A Florida school teacher successfully transitioned off of opioids to medical cannabis to deal with her chronic pain – and was promptly fired for doing so

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Allison Enright, a language arts teacher for the past 35 years, was fired by Florida’s Space Coast Junior/Senior High School last month because she uses medical cannabis (MC) to treat her chronic pain. A pain so debilitating that she was often confined to a wheelchair – until she switched to MC.

Florida legalized MC in 2016 and put in place stringent guidelines: A patient has to be seen by a qualifying physician and be diagnosed with one of twelve serious qualifying medical conditions such as cancer, epilepsy, MS, or, in Allison’s case, “Chronic nonmalignant pain caused by a qualifying medical condition.” Once qualified, a patient is entered into a medical cannabis registry, given a patient ID card, and is then allowed to buy her doctor recommended “approved order” of MC at a licensed MC dispensary.

Allison did all of that and for good reason: to get off of opioids, which she had been prescribed for her chronic pain. But as we now know, opioids come with a cost: they risk overdose and death, addiction, poor quality of life, and constipation. Indeed, because of an epidemic of some 500,000 opioid overdose deaths in the US since 1999, the government declared a Public Health Emergency.

Notwithstanding Allison’s sober, wise, medically guided, and lawful decision, the school she worked for and then the School Board she appealed her case to, decided she was, after 35 years of exemplary teaching – “she’s a darn good teacher” — no longer fit to teach, because of the possibility that her MC use would disqualify the school district she worked for from receiving federal funding.

The school’s reasoning is based on the federal 1970 Controlled Substances Act which (still) outlaws cannabis. And from this fact alone they assume that in order to qualify for federal funding (1) they must have a drug-free workplace, whatever that means, and (2) Allison’s state-sanctioned therapeutic use of MC would somehow constitute a violation of their ill-defined self-imposed concept of a drug-free workplace.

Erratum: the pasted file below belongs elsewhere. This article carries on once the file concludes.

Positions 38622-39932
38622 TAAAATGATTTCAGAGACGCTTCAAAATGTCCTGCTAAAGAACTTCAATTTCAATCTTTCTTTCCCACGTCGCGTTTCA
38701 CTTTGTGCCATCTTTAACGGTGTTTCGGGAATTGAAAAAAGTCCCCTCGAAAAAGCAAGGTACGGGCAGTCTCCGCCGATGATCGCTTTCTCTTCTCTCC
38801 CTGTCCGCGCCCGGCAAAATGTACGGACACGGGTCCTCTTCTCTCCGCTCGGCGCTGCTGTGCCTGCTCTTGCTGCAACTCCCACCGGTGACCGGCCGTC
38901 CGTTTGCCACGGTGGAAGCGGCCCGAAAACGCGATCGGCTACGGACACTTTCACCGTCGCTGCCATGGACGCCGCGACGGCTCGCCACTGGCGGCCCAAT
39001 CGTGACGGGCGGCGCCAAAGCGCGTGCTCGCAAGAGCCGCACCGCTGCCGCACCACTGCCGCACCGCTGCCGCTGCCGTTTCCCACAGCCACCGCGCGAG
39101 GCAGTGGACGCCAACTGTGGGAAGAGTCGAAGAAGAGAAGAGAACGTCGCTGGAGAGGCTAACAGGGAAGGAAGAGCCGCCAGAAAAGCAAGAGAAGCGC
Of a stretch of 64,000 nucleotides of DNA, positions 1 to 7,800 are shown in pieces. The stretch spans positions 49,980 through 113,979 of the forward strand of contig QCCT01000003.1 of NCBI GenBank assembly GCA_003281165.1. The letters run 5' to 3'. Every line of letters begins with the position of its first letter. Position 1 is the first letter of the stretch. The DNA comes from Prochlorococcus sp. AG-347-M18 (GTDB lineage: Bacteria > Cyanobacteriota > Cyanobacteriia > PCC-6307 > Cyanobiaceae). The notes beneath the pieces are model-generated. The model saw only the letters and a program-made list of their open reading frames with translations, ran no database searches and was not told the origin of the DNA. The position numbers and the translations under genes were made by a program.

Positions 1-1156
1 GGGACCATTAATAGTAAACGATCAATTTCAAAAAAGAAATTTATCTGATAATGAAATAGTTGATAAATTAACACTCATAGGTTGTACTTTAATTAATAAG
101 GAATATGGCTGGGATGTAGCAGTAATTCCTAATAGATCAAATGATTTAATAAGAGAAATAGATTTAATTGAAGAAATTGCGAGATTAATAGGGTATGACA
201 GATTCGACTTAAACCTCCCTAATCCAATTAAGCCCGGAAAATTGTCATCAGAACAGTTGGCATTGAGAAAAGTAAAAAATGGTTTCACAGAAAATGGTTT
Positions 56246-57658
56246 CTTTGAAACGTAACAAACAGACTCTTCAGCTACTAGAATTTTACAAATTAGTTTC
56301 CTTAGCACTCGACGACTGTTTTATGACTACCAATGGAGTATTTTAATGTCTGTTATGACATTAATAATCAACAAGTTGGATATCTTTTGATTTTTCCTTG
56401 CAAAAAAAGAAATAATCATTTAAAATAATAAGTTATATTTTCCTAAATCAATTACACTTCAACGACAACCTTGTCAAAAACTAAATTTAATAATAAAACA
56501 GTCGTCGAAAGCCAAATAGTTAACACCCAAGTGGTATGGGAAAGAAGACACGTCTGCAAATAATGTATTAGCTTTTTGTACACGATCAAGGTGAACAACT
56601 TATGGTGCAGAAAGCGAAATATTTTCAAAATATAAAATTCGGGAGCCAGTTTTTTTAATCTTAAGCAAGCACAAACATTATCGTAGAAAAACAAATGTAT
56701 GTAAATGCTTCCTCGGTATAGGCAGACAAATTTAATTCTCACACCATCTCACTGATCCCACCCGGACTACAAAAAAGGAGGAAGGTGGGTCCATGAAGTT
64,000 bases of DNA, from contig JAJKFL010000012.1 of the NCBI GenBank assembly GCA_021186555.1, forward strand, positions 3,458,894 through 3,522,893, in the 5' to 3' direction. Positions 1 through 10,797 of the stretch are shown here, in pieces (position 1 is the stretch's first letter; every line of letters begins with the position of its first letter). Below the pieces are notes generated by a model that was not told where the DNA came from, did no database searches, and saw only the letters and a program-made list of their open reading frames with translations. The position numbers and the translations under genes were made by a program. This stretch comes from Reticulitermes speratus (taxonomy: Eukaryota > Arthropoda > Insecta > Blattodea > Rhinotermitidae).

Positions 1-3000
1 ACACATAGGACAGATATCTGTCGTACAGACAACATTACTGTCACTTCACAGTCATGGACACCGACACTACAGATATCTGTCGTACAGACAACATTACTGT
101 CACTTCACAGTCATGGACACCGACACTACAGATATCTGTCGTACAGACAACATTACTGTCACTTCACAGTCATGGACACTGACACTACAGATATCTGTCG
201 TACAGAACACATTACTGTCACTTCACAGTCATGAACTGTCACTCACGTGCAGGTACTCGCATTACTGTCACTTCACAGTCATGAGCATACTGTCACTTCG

There’s something else: In 2019 the school district adopted a policy allowing students to use MC – but admit they forgot to include teachers.

That’s not all they forgot – the November election ushered in a new Administration intent on reforming cannabis laws. As senate majority leader Chuck Schumer said a few days ago, “I will keep working in the Senate to end the federal prohibition on marijuana and undo the damage of the War on Drugs.” That comes on the heels of a number of pro-cannabis bills passed in the House this past December, most notably, The MORE Act, which would decriminalize cannabis by removing it from the Controlled Substances Act. Importantly, then-senator and current Vice President Kamala Harris was the sponsor of the senate’s version of the bill.

Given the winds of change do we really think a Biden administration would withhold educational funding to the Brevard School District because of Allison Enright? Listen to her plea to the school board (above photo) in her failed effort to be reinstated and judge for yourself:

I want to make it clear: I don’t do drugs, I don’t smoke pot. I don’t get high. … I love teaching. It’s not just what I do, it’s who I am. I have been at a loss without my students and colleagues. Space Coast high is my family, and I want to go back. Please, let me go back home …

No one should have to chose between their health and their job.

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